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Prisoners of a free world
by John Sparrow

To be disabled in Hungary often means you are unemployed and isolated despite efforts to end discrimination.

For Central Europe's physically and mentally challenged, life is a daily struggle against prejudice and marginalization. In one region in Hungary, attitudes are slowly changing as a result of one woman's struggle to raise awareness of the plight of the disabled.

Anita Lorincz, a 22-year-old Hungarian Red Cross volunteer, has a dream. The day will come when disabled people in Central Europe will be free of discrimination. They will have equal opportunities, the right to a place in a normal school, be considered for jobs, feel secure in their homes and travel wherever they want to.

By 2010, Anita dreams, doors will be open to people in wheelchairs, the partially sighted will board a bus without fear, and no one will treat them like second-class citizens. It is a dream shared by many, and in north-eastern Hungary, in Nograd county, Anita - herself partially sighted - has begun a campaign to pursue it.

The plight of the physically and mentally challenged has, in part, to do with public perception of them, the notion that someone with a handicap is a burden not an asset for society. But in Central Europe, where countries are marching up the road from command to free market economies, there is another factor: growing evidence of ever-larger numbers of people being left behind.

Health and care in the community are suffering as structural adjustment programmes bite, and reforms are implemented. A human cost is being paid for economic transition and the most vulnerable are feeling it most: the poor, women, children, the elderly and the disabled.

Of Central Europe's population of 130 million, 20 to 30 per cent already live below the poverty line. Research shows that the figure is rising. Unemployment is chronic, homelessness is burgeoning, life for millions has been reduced to a daily struggle for survival, and how the pressure of preparing to join the European Union will impact further on countries like Hungary and Poland is worrying. To be disabled in such an environment brings only greater challenges.

Disabled voice must be heard

Anita's start was a modest one. Nograd, the poorest of all the Hungarian counties, is one of three involved in Red Cross efforts to establish community self-assessment and response. A pilot project of the Federation's regional delegation in Budapest, its aim is to change attitudes and to involve those it wishes to help in finding solutions to their own problems. Known as participatory rapid appraisal (PRA), it brings them together with Red Cross, local government and non-governmental organizations (NGOs), and for the first time in their lives in many cases, the troubled and downtrodden are being listened to.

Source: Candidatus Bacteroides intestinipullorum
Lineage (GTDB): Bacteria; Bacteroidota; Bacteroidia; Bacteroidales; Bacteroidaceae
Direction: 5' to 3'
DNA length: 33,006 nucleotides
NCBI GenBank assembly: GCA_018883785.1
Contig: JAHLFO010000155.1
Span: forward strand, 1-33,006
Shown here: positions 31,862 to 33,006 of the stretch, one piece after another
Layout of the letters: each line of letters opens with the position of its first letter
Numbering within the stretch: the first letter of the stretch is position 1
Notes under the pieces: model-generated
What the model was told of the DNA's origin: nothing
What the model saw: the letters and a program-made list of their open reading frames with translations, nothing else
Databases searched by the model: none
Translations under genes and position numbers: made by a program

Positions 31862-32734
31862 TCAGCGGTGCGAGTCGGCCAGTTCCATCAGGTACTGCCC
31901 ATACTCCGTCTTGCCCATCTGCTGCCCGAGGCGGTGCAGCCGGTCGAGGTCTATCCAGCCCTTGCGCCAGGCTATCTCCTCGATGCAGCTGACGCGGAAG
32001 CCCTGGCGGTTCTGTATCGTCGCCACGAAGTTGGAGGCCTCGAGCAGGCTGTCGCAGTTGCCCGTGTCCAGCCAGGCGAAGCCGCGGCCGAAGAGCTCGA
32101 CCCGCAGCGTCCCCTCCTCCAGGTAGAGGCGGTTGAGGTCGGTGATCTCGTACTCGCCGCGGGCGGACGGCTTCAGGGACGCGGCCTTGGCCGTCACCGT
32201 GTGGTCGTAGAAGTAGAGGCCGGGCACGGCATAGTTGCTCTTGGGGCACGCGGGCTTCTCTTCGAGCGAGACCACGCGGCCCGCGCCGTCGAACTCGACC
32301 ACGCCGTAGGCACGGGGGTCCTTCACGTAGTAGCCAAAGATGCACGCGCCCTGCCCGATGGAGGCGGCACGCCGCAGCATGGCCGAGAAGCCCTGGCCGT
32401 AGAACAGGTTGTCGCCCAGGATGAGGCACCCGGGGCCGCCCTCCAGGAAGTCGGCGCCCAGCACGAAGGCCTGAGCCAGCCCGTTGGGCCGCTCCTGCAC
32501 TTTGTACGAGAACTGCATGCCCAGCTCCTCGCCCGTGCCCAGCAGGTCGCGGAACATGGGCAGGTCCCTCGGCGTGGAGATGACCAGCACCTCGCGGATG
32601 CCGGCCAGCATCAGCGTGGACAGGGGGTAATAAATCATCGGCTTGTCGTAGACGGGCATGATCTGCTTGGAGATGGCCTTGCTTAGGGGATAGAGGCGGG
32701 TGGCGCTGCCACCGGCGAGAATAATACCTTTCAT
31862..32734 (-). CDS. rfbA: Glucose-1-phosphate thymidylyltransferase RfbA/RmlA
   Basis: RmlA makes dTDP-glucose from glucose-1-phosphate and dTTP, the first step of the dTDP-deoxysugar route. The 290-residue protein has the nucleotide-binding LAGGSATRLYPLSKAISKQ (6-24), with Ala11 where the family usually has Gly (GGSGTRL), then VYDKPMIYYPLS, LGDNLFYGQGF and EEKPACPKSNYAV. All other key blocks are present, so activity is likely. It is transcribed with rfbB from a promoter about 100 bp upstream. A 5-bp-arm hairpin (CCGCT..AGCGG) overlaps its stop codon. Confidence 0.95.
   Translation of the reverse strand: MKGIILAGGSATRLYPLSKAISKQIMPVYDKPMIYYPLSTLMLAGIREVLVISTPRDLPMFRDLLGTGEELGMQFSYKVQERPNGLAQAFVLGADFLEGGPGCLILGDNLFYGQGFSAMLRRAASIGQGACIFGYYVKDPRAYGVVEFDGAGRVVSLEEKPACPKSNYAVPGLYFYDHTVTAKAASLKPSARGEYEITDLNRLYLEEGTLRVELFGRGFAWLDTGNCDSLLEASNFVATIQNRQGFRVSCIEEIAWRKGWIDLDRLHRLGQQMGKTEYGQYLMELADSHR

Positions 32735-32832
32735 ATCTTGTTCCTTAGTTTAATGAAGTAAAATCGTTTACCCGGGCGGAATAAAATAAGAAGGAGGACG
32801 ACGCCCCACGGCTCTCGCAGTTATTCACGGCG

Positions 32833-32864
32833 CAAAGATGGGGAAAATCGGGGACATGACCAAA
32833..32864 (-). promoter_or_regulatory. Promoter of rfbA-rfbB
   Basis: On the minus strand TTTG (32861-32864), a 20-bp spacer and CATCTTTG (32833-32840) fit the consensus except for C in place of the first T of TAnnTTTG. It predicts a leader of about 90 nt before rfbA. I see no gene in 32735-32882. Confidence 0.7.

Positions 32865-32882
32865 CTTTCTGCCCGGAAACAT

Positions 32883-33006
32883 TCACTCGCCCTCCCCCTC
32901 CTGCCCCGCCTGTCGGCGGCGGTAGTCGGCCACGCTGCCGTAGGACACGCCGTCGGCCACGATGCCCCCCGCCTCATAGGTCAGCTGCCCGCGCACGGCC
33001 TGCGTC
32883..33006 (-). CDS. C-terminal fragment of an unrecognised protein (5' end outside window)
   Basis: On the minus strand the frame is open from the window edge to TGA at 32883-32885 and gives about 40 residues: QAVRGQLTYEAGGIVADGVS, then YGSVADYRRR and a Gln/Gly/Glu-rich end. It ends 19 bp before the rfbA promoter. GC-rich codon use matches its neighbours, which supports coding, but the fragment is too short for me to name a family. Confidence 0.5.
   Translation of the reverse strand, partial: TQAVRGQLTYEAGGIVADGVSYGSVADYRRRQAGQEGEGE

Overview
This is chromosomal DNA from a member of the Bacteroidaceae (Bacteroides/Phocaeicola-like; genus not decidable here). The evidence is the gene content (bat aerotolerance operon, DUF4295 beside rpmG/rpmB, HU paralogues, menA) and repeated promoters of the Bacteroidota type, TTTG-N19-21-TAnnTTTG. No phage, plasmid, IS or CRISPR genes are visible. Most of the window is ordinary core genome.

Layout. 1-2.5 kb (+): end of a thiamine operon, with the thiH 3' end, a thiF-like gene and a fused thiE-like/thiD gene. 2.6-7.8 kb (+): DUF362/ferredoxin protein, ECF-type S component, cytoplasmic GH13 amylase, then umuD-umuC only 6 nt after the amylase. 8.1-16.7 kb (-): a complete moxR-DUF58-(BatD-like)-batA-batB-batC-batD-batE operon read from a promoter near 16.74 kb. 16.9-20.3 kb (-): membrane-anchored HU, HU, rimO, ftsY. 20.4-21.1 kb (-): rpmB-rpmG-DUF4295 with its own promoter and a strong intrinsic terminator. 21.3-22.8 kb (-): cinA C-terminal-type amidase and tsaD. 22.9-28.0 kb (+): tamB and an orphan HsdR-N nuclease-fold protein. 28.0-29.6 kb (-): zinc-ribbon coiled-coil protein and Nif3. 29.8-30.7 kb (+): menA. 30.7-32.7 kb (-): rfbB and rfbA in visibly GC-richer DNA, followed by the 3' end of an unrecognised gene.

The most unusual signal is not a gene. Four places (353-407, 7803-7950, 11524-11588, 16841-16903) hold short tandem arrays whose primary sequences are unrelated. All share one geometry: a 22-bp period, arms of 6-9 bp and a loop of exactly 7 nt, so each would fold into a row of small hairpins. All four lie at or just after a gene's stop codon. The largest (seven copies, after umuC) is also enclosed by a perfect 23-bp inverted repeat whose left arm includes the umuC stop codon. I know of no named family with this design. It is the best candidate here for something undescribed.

The local bus company, Nograd Volan, certainly listened to Anita when she presented the travelling problems of the disabled to them. Did they realize, she said, what a nightmare it was to board? The buses were not wheelchair friendly and the partially sighted had a problem finding the step, and the rails and hand-straps inside.

Company director Jozsef Horvath was taken aback, and sympathetic. "So what, young lady, can we do about it?" Luminous paint or tape would help the partially sighted, she said. He agreed, and has since offered support for a Red Cross campaign for the disabled that Anita will be heading. With 6,000 buses in the nationwide network the company belongs to, her ambitions are clear on the road ahead.

There is a burning need for the disabled voice to be heard in Hungary. No precise figures exist but government reports have estimated that between 6 and 10 per cent of the population is disabled, some 600,000 to 1 million people. The World Health Organization has talked of between 10 and 12 per cent, and newspapers have used similar figures, reporting 300,000 physically and 300,000 mentally handicapped, 40-50,000 visually impaired and a similar number of deaf. The count may be inflated - the seriously deprived able-bodied can be found in disabled institutions, for example - but as an indicator it remains worrying. Anita's home town, the Nograd capital of Salgotarjan, has 2,500 physically handicapped which is 5 to 6 per cent of the population.